Even in frozen February, it is easy to see why Minnesota is so proud of our 11,842 lakes (yep, that is the actual number) and our 6,564 rivers and streams. Minnesotans from all walks of life enjoy our waters in a multitude of ways, bringing us together for decades.
Unfortunately, more than 3,000 of our rivers, lakes, and wetlands are impaired. The state designates a body of water as ‘impaired’ if it fails to meet certain water quality standards, which are assigned based on the water’s intended use such as fishing or swimming. If it cannot be used for its intended purpose due to pollution, it is impaired. Fifteen percent of our waterways being impaired may not alarm everyone at first, but the number of impaired waterways grows every year.
A blanket ‘one size fits all’ state water policy does not always work, because many different factors influence each waterway. Various pollutants work their way into our waters in diverse ways, and the overall quality of water in the state does and will depend on how Minnesota and its residents address these 5 threats to our waters.
- Invasive Species: We’ve all heard about Milfoil, the Common Carp, and zebra mussels, already infesting 150 lakes. Their potential to spread combined with dozens of other invasive species should put aquatic sport-living Minnesotans on alert. Simply put, an invasive species is one that is not native to an area and creates negative effects from its presence. Find out what you can do to stop the spread of these invaders.
- Non-Point Source Pollution (NPSP): If you see smoke billowing out of a stack, then you can pinpoint that pollution source. But what happens when that particulate matter lands? It is harder to tell where it comes from. Air deposition of pollutants, such as mercury, is just one example of non-point source pollution in Minnesota. Other sources include agricultural runoff, road salt contamination, urban fertilizer pollution, storm water systems, and more. The state has created the Nonpoint Source Management Program Plan to increase what is being done about NPSP, however the problem persists. Adequately developed buffer strips and reduced use of toxic materials (such as road salt and fertilizers) can go a long way in helping our waters to improve.
- Mining: Sometimes falling under the umbrella of NPSP, mining has always been a threat to water quality in Minnesota. For over a century, mines have been built into our landscape, bringing with it a plethora of jobs and plenty of environmental problems. Current regulations and permits required of mines have been a big step forward in helping to protect Minnesota waters. However, new mining possibilities in the past decade pose new threats. This includes mining for copper and nickel in northeast Minnesota and mining for silica sand in southeastern Minnesota to be used in hydraulic fracturing (used for natural gas and oil wells). As mining increases in the state, we put water quality in jeopardy, both above and below ground.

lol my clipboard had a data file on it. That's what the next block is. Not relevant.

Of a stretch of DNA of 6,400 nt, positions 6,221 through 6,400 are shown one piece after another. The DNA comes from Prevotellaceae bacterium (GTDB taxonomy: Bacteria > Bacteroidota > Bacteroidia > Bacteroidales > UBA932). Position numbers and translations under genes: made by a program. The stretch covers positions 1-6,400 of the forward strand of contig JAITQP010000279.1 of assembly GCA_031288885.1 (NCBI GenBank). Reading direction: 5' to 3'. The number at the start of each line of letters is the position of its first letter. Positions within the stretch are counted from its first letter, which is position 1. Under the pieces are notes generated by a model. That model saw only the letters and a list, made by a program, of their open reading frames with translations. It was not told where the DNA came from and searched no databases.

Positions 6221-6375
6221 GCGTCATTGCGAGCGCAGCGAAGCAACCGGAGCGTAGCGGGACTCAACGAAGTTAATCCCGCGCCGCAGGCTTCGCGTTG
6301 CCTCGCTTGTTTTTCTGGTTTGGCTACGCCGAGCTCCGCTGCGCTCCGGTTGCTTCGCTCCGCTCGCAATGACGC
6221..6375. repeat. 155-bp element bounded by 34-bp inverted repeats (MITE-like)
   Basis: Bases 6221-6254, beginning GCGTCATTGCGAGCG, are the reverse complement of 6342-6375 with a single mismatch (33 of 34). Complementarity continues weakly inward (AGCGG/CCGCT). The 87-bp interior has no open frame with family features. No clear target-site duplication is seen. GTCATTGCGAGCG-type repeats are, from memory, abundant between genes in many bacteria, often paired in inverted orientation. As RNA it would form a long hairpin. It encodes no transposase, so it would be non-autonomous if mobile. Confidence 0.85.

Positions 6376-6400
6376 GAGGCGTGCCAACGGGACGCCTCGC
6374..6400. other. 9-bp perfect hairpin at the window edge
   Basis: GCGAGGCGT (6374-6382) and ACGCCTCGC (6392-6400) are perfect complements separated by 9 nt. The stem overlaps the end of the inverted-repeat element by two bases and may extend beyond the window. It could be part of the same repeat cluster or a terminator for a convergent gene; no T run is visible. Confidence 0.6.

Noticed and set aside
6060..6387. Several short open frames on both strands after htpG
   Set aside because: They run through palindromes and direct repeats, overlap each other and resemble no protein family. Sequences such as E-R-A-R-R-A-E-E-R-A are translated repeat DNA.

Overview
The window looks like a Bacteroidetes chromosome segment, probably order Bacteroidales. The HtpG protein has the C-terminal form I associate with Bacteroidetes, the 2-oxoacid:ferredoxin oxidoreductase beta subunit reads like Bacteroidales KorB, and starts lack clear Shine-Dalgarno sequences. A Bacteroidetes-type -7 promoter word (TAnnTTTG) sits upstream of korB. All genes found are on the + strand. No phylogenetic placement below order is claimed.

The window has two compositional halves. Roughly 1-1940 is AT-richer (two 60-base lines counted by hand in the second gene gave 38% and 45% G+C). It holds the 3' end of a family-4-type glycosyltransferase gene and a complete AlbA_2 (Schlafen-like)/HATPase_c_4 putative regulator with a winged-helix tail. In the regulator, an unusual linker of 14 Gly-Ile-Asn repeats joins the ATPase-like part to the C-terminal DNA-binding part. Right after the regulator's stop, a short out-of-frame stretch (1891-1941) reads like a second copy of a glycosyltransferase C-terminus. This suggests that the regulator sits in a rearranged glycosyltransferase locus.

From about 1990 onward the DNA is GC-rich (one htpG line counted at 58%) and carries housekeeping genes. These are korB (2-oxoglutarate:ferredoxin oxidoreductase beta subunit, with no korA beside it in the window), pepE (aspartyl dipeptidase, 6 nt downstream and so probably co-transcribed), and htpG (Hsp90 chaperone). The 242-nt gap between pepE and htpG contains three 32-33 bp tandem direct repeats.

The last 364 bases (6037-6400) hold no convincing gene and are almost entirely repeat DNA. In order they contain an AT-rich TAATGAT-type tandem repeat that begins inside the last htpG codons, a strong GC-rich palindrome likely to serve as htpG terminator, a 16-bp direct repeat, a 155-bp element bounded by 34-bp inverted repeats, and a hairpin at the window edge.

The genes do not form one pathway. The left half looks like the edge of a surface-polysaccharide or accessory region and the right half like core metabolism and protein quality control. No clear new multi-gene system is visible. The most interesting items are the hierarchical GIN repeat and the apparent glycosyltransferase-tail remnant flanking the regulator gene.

- Development/Trash: With a growing state population, development is inevitable. Yet, it comes at a cost. From dredging and filling wetlands to mapping more people to storm water systems, we are taxing our interconnected waters and disrupting the natural flow of things (which cannot always be remedied by creating a new wetland somewhere else). In addition, there is nothing sadder than seeing a plastic bottle or a chip bag in a lake or stream. Minnesotans have a responsibility to our environment and to our fellow residents. Pollution degrades water quality, which can have far reaching effects on human health. So take a minute to walk that piece of trash to the garbage or recycling bin. You are doing yourself, and everyone else, a favor.
- Climate Change: Just the other day I heard someone say ‘I don’t think global warming is happening, I mean look at this winter!’ This misinformed outlook is sadly more common than one would hope. With scientific consensus that climate change is indeed happening, we are expected to see a 5°F temperature increase by 2050. Five degrees may seem minimal, but with well-balanced aquatic ecosystems, just a few degrees can break equilibrium and completely shift a water body. Minnesota needs to take greater steps to not only reduce our carbon footprint but to also prepare mitigation plans. With groups like the Minnesota Climate Change Advisory Group, we are on our way. But in order to protect our waters, residents and regulations alike need to do more.
This by no means an exhaustive list of the threats Minnesota waters face. That is why we as citizens should play our part in water quality upkeep and protection. Small actions may not seem important at the time, but in the long run we can secure Minnesota’s future through safeguarding our waterways.
The status of our waterways has not tipped to the worst. But without careful planning and maintenance, we are looking at big problems ahead. So clean your boats and stay informed. Our waters are at stake.